I’ll never say that you can’t hate jQuery, but you do need to have a legitimate reason you can articulate, because the case to give the library the reverence it deserves is pretty solid, and the case that we should quickly run from it because “😠😠😠JQUERY😠😠😠” is weak and based on some concerns that I think are largely exaggerated.
jQuery helped make the web — and you — what they are today.
On top of that, there’s a good chance it also left a mark on who you are as a developer. Especially if you consider yourself to be self-taught, the authors of jQuery helped make entry into and competency within this field a little more seamless. In fact, if it weren’t for the smoother learning curve jQuery provided, some developers might have thrown in the towel altogether.
Of course, I’m mainly speaking from personal experience. When I started myself, working with
$('.class').slideUp() was far less intimidating than trying to first write a CSS class with an easing transition, and then apply that class with
document.querySelector('.class').classList.add('my-class'). I was able to do the work required of me with less training and time, and it gave me a level of satisfaction through my productivity that kept me interested in sticking with the discipline. Thanks to the easy-to-grasp-and-get-crap-done API the library provided, jQuery (and other libraries like it) undeniably played a role in how effectively I became immersed in the field.
It’s probably not hurting anybody.
While a lot of the dismissal of jQuery often just sounds like “because jQuery,” one of the more common concrete objections is the performance implications of using or sticking with the library. And it usually comes in two parts.
That ‘good enough’ level drops even further when you consider how willing we are to throw in other modern packages of similar file size without much thought. Often, the same people who want to violently kill jQuery are the same ones who are completely fine loading React or Vue onto a page for a relatively small feature. Just take a glance at the weight of React specifically, which is, at best, approximately the same in foot print size, and at worst, even heavier than jQuery, minified and gzipped.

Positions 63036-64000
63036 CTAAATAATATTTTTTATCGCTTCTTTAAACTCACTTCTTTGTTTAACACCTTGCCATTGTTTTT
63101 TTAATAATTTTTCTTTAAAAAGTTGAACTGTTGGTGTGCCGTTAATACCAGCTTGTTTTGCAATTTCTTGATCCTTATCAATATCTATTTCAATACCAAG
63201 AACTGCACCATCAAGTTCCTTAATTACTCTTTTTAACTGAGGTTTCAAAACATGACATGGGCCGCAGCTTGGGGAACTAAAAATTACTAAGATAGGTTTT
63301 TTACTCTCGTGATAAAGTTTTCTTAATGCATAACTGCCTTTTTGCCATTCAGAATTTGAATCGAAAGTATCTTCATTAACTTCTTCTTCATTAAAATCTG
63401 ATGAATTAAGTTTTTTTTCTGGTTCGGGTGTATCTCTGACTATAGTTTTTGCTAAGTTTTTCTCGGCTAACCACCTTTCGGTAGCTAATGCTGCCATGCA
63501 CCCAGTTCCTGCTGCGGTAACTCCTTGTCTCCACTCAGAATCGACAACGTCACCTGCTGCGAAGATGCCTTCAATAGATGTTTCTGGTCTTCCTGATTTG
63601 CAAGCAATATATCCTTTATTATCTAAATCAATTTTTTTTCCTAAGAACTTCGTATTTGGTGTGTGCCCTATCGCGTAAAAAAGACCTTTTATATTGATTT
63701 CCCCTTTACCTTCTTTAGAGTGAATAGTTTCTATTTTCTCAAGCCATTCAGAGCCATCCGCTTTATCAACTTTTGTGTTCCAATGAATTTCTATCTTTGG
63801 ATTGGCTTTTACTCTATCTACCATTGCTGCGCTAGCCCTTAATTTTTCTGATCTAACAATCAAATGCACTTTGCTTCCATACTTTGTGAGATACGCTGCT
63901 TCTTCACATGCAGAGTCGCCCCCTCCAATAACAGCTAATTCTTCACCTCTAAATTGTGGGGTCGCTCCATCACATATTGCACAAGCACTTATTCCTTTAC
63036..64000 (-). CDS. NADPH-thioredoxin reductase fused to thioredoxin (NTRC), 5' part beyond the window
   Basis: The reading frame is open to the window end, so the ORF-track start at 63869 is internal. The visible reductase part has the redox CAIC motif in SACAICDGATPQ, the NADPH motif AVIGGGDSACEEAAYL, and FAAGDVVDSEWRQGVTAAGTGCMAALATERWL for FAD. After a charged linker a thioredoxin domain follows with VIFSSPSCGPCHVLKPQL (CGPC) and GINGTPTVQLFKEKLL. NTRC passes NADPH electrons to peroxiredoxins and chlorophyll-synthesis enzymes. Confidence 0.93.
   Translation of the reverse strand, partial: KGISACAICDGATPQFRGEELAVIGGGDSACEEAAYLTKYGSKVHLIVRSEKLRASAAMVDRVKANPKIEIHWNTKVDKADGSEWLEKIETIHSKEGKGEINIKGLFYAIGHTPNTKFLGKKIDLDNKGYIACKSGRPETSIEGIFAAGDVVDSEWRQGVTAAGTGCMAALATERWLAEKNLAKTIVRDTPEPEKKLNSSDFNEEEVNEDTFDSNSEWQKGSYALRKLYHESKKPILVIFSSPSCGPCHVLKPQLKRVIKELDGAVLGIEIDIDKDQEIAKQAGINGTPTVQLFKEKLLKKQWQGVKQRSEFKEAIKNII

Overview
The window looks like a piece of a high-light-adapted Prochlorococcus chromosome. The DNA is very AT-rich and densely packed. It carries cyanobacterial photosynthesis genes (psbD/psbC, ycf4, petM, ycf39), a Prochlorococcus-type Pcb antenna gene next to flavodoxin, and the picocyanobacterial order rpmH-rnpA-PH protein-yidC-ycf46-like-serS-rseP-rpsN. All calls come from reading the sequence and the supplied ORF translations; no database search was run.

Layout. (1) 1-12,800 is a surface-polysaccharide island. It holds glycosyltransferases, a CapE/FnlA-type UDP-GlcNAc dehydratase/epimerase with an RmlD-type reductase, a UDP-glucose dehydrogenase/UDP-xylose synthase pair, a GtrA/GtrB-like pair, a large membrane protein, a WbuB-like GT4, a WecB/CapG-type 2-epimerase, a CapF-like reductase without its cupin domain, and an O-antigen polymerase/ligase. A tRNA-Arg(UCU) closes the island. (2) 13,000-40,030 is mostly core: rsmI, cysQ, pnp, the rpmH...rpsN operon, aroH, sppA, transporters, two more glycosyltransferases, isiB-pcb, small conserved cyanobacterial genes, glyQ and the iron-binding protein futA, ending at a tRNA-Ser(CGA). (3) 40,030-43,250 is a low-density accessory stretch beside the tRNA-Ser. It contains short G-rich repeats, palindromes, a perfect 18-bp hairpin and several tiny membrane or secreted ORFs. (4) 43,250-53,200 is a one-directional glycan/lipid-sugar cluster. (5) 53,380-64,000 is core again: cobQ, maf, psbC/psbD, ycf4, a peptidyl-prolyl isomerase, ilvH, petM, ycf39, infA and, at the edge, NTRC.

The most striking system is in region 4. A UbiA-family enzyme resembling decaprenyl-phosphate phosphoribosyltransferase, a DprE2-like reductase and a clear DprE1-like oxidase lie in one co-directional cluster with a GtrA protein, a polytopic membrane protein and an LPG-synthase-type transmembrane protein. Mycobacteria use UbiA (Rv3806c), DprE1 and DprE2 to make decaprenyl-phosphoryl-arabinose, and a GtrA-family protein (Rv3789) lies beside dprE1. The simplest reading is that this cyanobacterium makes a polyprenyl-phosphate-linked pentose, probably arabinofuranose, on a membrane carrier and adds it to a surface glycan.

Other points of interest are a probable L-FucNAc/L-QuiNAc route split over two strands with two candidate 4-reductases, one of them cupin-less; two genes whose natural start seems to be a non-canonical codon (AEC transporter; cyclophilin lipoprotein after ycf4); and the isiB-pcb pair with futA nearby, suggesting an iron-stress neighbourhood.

React 16.2.0 + React DOM = ~32KB jQuery 3.3.1 = ~30KB
But despite these numbers, for some reason, because React is React, “bloat” is much further down on the list of concerns, regardless of the context of its use.
Fine. What about the people who are concerned less about file size and take more serious issue with the performance of the library itself?
Related to that, the circumstances in which jQuery is often used just doesn’t warrant this type of performance. I’m not saying it’s unimportant — just that it’s not worth upending your workflow just to gain a few more performance points. The ROI of rushing to strip out jQuery on this basis alone is tremendously low, making it another insufficient excuse to hate it. Sometimes, it’s just a marketing site, and no one’s going to leave your site enraged that your pop-up modal didn’t perform a few milliseconds faster.
But! You probably shouldn’t use jQuery for a new project.
If you’re starting a new project, I don’t think jQuery should be on the list of resources to leverage.
But if you’re working with a codebase that incorporates jQuery, it really is OK to keep using it. You’re not a bad person, and you’re not a crappy developer. In fact, if you’re probably one of the smarter ones, because you’re not frantically running from a library that still does a darn good job at what it was designed to do.
So, don’t fret. When the time is right, dispose of jQuery. But when you do, do it out of smart decision making — when the time is right, when the ROI is significant, and when your project calls for it. Nothing else.